Observation binoculars

  • Focusing: generally, this is done using a knob on the binoculars. A certain distance must be maintained for accurate focusing. Minimum distances are usually between 2 and 10 m. More expensive pairs will benefit from a shorter distance, while less expensive ones will need a greater distance. Some even incorporate an automatic correction system to improve sharpness.
  • Size: lighter models offer better portability and are easier to handle. They facilitate faster tracking movements. Similarly, the foldability of some eyecups helps to save more space in a bag. Heavier binoculars are better suited to observing fixed things, details or more distant objects. However, to guarantee their stability, make sure they are compatible with a tripod.

Observation binoculars

  • Resistance and comfort:the quality of the materials influences not only the comfort of use and durability, but also the waterproofness of the pair. In this respect, rubber linings on the eyelets prevent slipping. If you wear glasses, make sure the binoculars fit properly. Finally, resistance is also measured by the degree of waterproofness. Waterproof equipment (multi-coated optics) eliminates the inconvenience caused by bad weather and fogging.
  • Accessories: in the basic box, manufacturers regularly supply a multitude of accessories. Among the most popular are the carrying case, cleaning cloth, lanyard, instruction manual and various lens caps. All are aimed at improved portability, ease of use and minimal maintenance favoring image quality.

Observation binoculars

 

Other binoculars we recommend

Kylietech 12×42 (€39.99 at time of publication): A good value for money option. Extremely lightweight (approx. 550 g), these binoculars are easy to handle and make it easy to keep track of moving elements. They feature a 42 mm objective lens and magnification (12x) suitable for viewing distant subjects. A tripod can also be attached. In our test, we measured a minimum focusing distance of 4.50 m. The rotating eyepiece is compatible with eyeglasses. In terms of design, its nitrogen-purged structure is waterproof and fogproof, making it suitable for humid environments. As for optical quality, the multi-coated optics protect your eyes from glare and gave us bright images with no black edges in all environments. Colors are fairly faithful. Only sharpness sometimes seemed harder to find, but the diopter adjustment is useful to compensate for this. On the other hand, the field of vision is not as wide as the other models we tested (5.4° angle). Finally, several accessories (lanyard, case, cloth, caps, etc.) are supplied.

Olympus 10×50 S (Standard) (€119 at time of publication): A versatile model with HD optics.This durable quality pair comes in several magnification types, but we opted for the 10×50 configuration. Thanks to the wide field of view (114 m by 1000 m), it’s ideal for tracking moving objects (wildlife, sports, etc.). We measured the focusing distance at around 4.50 m. From our point of view, brightness is excellent in all environments, as are colors and sharpness. Thanks to aspherical lenses, there’s no distortion or chromatic aberration. Diopter adjustment further enhances sharpness, and we can see well despite raindrops. During our test, we appreciated the excellent grip provided by the handles. A number of accessories (case, lanyard, eyecup and lens caps) are also supplied. Despite this, they are a little bulkier and heavier in the hand, but in our opinion, this doesn’t have a major impact on stability. Fogging also dissipates less quickly.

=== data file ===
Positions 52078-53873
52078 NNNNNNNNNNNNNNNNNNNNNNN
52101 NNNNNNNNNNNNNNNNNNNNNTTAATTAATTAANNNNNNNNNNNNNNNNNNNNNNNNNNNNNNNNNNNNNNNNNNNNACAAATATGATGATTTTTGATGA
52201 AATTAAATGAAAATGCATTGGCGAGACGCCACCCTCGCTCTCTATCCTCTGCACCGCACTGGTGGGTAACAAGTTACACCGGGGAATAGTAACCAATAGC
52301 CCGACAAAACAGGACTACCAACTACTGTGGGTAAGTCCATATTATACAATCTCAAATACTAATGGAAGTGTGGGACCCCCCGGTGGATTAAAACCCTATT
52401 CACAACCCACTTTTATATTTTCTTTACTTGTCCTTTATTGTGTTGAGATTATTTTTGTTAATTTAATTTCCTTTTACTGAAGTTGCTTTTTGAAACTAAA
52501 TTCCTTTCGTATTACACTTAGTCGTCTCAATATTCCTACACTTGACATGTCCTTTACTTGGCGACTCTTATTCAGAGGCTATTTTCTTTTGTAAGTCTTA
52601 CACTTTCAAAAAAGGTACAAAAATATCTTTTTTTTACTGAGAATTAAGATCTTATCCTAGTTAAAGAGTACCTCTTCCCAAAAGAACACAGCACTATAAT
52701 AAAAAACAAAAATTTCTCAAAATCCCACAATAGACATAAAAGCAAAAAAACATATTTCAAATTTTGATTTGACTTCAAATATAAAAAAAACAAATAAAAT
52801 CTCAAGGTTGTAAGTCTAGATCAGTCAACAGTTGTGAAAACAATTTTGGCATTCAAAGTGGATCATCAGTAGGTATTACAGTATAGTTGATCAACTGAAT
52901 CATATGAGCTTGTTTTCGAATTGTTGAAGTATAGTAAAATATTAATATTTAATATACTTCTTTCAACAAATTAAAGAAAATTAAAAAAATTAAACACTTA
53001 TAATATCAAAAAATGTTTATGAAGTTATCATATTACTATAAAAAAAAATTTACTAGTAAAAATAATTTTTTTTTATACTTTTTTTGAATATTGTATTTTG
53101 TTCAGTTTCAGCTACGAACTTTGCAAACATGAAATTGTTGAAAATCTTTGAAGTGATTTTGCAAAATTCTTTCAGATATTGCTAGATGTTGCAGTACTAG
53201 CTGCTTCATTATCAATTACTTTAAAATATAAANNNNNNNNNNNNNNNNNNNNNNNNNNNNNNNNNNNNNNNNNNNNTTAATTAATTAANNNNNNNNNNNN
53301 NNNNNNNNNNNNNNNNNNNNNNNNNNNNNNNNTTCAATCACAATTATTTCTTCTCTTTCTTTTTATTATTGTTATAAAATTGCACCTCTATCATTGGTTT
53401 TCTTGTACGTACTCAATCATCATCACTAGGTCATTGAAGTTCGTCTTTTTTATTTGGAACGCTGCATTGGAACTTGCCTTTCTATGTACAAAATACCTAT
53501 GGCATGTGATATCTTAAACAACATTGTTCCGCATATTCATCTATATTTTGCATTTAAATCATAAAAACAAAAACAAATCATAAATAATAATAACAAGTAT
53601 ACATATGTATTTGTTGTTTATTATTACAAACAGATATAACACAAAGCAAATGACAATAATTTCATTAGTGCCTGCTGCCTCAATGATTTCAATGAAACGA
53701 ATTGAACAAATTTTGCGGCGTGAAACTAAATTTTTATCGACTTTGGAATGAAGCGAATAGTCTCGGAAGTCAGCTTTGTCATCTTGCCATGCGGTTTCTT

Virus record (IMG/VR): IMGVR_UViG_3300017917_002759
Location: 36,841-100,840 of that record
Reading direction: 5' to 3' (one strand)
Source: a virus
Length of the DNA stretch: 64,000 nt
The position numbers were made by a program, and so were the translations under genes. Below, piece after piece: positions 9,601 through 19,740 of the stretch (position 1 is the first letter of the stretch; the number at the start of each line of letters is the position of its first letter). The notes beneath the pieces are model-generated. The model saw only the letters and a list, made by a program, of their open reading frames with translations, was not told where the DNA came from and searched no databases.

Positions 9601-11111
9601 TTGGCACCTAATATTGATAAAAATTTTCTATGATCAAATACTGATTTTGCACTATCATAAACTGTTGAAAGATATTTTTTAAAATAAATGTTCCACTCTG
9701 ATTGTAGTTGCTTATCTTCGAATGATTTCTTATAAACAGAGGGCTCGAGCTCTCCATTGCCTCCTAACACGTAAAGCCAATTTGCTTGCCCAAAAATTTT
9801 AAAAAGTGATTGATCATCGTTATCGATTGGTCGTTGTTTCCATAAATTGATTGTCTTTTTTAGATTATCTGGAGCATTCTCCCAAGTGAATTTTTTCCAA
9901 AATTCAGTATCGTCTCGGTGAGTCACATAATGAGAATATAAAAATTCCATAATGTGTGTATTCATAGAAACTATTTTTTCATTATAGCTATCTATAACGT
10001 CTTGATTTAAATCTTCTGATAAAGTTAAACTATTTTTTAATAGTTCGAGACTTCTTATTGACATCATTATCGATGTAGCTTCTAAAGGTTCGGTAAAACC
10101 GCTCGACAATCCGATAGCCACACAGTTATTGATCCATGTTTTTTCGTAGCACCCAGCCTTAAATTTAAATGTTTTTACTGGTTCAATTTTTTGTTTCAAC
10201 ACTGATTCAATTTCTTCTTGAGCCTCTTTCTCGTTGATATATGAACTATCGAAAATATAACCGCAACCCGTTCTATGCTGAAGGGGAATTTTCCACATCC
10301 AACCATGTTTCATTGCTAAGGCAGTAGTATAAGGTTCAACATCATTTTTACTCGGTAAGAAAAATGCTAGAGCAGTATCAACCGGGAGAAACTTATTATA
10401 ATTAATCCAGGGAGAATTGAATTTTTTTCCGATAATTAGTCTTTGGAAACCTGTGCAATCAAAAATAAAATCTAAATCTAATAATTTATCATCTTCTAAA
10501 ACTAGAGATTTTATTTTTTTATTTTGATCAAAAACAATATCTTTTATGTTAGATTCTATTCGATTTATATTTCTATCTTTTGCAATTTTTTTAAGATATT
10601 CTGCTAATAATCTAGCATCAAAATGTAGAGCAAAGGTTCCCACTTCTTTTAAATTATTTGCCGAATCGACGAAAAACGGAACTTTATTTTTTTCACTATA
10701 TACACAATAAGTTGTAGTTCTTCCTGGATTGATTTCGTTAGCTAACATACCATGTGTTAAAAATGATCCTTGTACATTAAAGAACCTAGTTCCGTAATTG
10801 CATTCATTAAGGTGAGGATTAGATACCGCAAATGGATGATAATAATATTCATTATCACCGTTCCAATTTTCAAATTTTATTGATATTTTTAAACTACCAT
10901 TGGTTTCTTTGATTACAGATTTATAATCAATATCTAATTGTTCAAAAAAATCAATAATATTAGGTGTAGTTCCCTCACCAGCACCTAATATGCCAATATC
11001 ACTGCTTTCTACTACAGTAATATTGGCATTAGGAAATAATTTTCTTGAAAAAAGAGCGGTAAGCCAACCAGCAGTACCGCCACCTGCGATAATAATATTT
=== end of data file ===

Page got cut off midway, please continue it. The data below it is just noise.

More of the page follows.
Vortex Optics Diamondback DB-217 HD 12×50 New Vert (€279.50 at time of publication): Good for observing fixed, distant features. We found them a little heavier to hold (around 820 g), but a tripod adapter is available. Their structure ensures a secure, non-slip grip. Gas-filled and solidly built, they are waterproof and ensure good visibility despite fogging. Their high magnification (12x) enables you to see distant objects. In our opinion, they are better suited to observing fixed elements, details or more distant objects, than to tracking moving objects. Indeed, during our test, they sometimes lacked a little stability. We measured a minimum focusing distance of 2.50 m. The multi-coated optics offer impressive light, sharpness, color and contrast in both high and low light. The control dial is fluid, and diopter adjustment is possible. Accessories include harness, neck strap, sturdy carrying case, cleaning cloth and lens caps. Nevertheless, in our opinion, the interpupillary space cannot be reduced sufficiently for our view, leaving the edges somewhat visible. The field of view is also more limited (5.2° angle).

 

Other observation binoculars tested

Bushnell Powerview 12×50 (€89.90 at time of publication): These are very bright, but a little bulkier, and we noted a big lack of stability during use. What’s more, their field of view is shorter, making it more difficult to track fast-moving objects. The minimum focusing distance is also greater (8-10 m) and the eyecups are not rotatable, making them less compatible with glasses.

Nikon Aculon A211 10×50 (€119 at time of publication): Their excellent brightness in all environments thanks to aspherical lenses is emphasized, but they are a little heavier and bulkier, making them more suitable for observing fixed elements. Moreover, they are not waterproof, and we therefore advise against using them in inclement weather or near water.

Nikon CF Action EX 12×50 (€222.48 at time of publication): With their high magnification (12x), they allow you to observe distant elements and are ultra-bright. We also liked their sturdy, hard-wearing design. However, we found them too heavy (1 kg) and cumbersome, making them unstable in certain situations and less comfortable for tracking fast-moving objects. The field of view (96 m by 1000 m) is also smaller than others.